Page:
One area in which these two types of bikes definitely differ is in the way they handle descents. There is no way around the fact that a full suspension bike offers a better ride – in terms of safety and comfort – when traversing steep descents. If you do a lot of downhill riding, you’ll want to stick to the full suspension bike in most cases. The hardtail just can’t offer you the handling precision that you need to stay safe.
Ease of Handling
We’ve mentioned how much easier a full suspension bike can be to handle a few times now. Suspension does make the bike a bit steadier on the trail, which makes it easier to handle overall. That means that when you’ve got a lot of hard corners, steep hills, or muddy or rocky conditions to navigate, the extra oomph of a full suspension bike could come in handy. Wondering why the hardtail isn’t quite as easy to handle? It’s because the rear wheel gets jostled much more without the suspension when going over bumps, and that causes you to need to shift your weight in order to keep the bike balanced. That shifting of the weight affects the front wheel, which is what you are handling. Anything that causes the front wheel to be affected will mean that you’ll have to work a little harder to maintain the same kind of control over the bike’s direction and balance.
This is a pretty straightforward feature. With more shock absorption comes better comfort. The less of the rocky trail you feel, the fewer aches and pains you’ll have the next day. So when it comes to a bike that is more comfortable, a full suspension is likely to be the best answer. However, keep in mind that full suspension bikes tend to be heavier, which can be hard on the leg muscles. If you are more concerned about the comfort of your muscles after a long ride, a hardtail could actually be more comfortable for you. Think about what you find most taxing about a ride – is it the workout or the long hours of sitting in one posture? That will help you determine which of these two bikes you’d find more comfortable.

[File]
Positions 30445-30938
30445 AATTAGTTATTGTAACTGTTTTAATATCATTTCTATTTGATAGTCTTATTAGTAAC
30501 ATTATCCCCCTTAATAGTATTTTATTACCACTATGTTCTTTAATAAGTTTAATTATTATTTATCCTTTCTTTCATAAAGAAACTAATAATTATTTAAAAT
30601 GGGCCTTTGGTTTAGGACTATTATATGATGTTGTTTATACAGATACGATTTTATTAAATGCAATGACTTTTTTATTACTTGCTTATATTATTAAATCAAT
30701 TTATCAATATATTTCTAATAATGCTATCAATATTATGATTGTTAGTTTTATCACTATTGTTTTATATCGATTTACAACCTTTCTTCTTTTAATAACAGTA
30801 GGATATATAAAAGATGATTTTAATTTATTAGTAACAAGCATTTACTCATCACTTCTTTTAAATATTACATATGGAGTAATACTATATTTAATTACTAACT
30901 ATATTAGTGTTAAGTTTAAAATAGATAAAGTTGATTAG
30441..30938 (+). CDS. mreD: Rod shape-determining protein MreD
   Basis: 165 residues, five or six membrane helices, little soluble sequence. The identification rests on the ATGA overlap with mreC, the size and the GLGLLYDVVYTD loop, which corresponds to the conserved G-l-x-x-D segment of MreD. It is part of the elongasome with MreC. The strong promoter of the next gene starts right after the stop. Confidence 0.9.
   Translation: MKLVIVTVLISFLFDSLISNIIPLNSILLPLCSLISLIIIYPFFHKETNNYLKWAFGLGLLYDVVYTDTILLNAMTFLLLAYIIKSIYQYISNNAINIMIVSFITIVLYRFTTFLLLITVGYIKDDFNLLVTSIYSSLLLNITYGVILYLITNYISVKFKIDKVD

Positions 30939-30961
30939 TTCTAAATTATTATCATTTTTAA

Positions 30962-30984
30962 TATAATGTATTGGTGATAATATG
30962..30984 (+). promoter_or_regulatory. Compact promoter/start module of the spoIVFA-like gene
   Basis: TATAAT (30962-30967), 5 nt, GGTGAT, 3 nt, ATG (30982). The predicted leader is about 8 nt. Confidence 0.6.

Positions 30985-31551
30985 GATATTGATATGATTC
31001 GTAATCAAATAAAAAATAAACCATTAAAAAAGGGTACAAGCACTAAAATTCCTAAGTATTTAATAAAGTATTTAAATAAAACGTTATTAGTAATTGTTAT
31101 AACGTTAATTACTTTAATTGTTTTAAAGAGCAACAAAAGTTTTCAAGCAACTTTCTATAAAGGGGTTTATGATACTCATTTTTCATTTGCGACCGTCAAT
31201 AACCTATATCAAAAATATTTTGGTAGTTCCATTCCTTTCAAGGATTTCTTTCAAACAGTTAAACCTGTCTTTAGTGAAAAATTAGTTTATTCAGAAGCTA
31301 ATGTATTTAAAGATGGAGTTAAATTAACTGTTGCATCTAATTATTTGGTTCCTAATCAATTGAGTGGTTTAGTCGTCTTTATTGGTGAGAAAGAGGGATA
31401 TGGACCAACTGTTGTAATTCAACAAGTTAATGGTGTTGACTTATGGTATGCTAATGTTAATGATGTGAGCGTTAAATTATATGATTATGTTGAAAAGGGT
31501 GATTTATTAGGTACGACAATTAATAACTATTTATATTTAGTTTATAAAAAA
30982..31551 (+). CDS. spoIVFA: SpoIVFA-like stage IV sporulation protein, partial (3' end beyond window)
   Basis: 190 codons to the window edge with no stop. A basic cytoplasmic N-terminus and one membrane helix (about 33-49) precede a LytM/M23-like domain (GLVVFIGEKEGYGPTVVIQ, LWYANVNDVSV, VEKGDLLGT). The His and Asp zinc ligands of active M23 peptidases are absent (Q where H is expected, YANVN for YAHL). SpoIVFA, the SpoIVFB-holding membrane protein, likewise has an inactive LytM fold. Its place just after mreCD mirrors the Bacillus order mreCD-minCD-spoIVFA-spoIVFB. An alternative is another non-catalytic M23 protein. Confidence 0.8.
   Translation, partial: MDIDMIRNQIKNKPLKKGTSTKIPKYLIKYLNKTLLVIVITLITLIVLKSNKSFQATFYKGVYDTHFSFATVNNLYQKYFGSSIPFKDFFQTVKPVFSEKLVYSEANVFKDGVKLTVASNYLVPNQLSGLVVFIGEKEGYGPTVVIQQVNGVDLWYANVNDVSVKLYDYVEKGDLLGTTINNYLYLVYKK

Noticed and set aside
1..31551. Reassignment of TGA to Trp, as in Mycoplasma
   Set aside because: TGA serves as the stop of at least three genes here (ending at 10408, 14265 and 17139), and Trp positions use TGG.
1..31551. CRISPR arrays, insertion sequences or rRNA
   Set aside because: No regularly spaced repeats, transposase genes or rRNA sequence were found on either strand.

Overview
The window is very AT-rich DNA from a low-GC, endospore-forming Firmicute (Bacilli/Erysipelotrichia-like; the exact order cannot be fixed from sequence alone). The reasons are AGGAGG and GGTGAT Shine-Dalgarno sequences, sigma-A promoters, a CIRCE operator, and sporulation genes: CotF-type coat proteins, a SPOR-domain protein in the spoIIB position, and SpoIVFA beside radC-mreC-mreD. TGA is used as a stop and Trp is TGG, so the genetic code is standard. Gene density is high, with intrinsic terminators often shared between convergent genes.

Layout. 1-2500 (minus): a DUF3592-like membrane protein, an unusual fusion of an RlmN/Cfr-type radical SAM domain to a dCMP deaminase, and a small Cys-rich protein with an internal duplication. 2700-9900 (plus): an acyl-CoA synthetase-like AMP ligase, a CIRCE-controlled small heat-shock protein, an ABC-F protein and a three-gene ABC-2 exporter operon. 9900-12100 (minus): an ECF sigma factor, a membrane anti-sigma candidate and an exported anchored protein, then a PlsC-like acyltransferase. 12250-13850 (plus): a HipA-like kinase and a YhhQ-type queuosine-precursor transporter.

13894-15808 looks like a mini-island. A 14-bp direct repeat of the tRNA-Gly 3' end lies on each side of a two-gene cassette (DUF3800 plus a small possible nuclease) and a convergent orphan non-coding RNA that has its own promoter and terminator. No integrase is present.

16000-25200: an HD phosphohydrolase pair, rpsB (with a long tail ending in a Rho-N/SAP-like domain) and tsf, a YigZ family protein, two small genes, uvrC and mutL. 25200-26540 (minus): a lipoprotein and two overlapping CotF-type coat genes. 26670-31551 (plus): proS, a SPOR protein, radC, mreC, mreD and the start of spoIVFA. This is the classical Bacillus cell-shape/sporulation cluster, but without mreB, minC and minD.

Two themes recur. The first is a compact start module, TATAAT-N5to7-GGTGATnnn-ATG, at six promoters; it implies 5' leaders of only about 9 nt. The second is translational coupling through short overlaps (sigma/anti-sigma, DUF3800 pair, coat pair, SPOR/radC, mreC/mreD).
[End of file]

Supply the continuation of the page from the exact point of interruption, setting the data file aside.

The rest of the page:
Not every mountain biker cares about speed. Most of the time, the sport is about navigating to unexplored places, rather than zooming by all that great scenery. But if you do want to go fast, a full suspension bike is likely to give you a bit more speed going downhill, while a lighter hardtail will be a bit faster on flat regions and heading uphill.
Aesthetics are one area where there is no right or wrong answer. Full suspension bikes tend to look “meatier” or “more aggressive”, due to all those extra mechanical components on the bike. Some people really like that. It does give a mountain bike a very rugged and ready appearance. However, others like the more streamlined look of a hardtail, which appears more like a standard commuting bike. The choice here is totally up to you.
The final thing to consider is your own enjoyment! Which type of bike do you find more fun to ride? Or, maybe more importantly, what types of trails do you find more fun to explore? If you are a big fan of technically challenging trails with lots of rocky areas, steep hills, and crazy twists and turns, you’ll probably want to stick to a full suspension bike. If you are more a fan of beautiful scenery and tend to do long cruises in flat areas while you soak it in, you could find a hardtail better suited for your needs, and easier on your legs.
Side by Side Comparison
Considering all of the features of both the hardtail and the full suspension bike, and keeping in mind what type of riding you prefer to do, may still leave some riders at a loss for which bike they should buy. Maybe you’ve found that your preferences leave you split right down the middle between a hardtail or a full suspension. Here are the pros and cons of each laid out side by side, so that you can see at a glance how many riders decide:
- Hardtail Pros
- Less expensive
- Lighter in weight
- Less likely to break
- Faster uphill and on flat regions
- Easier on your legs
- Hardtail Cons
- Limited terrain
- Not as suitable for descents
- Less comfortable
- Not as easy to handle
- Full Suspension Pros
- More comfortable
- Faster downhill
- Suitable for many types of terrain
- Easier to handle
- Full Suspension Cons
- More expensive
- More likely to need repairs
- Takes longer to clean
- Harder on your leg muscles
What Type of Rider Are You?
Still not quite sure which bike is best for you? Consider choosing from another angle. Instead of thinking about the bike that you want, think about what type of riding you want to do, or normally do.
- Usually ride on flat trails
- Prefer to keep your budget limited
- Don’t want to spend a lot of time or money on bike repairs
- Are a more casual rider
- Are less athletically inclined
…then you may be better off with a hardtail bike. Don’t think that you can’t enjoy a hardtail for a long trip, either. In fact, the hardtail actually has more room for extra water thanks to the lack of rear suspension parts, so it’s a great bike for a long, leisurely cruise.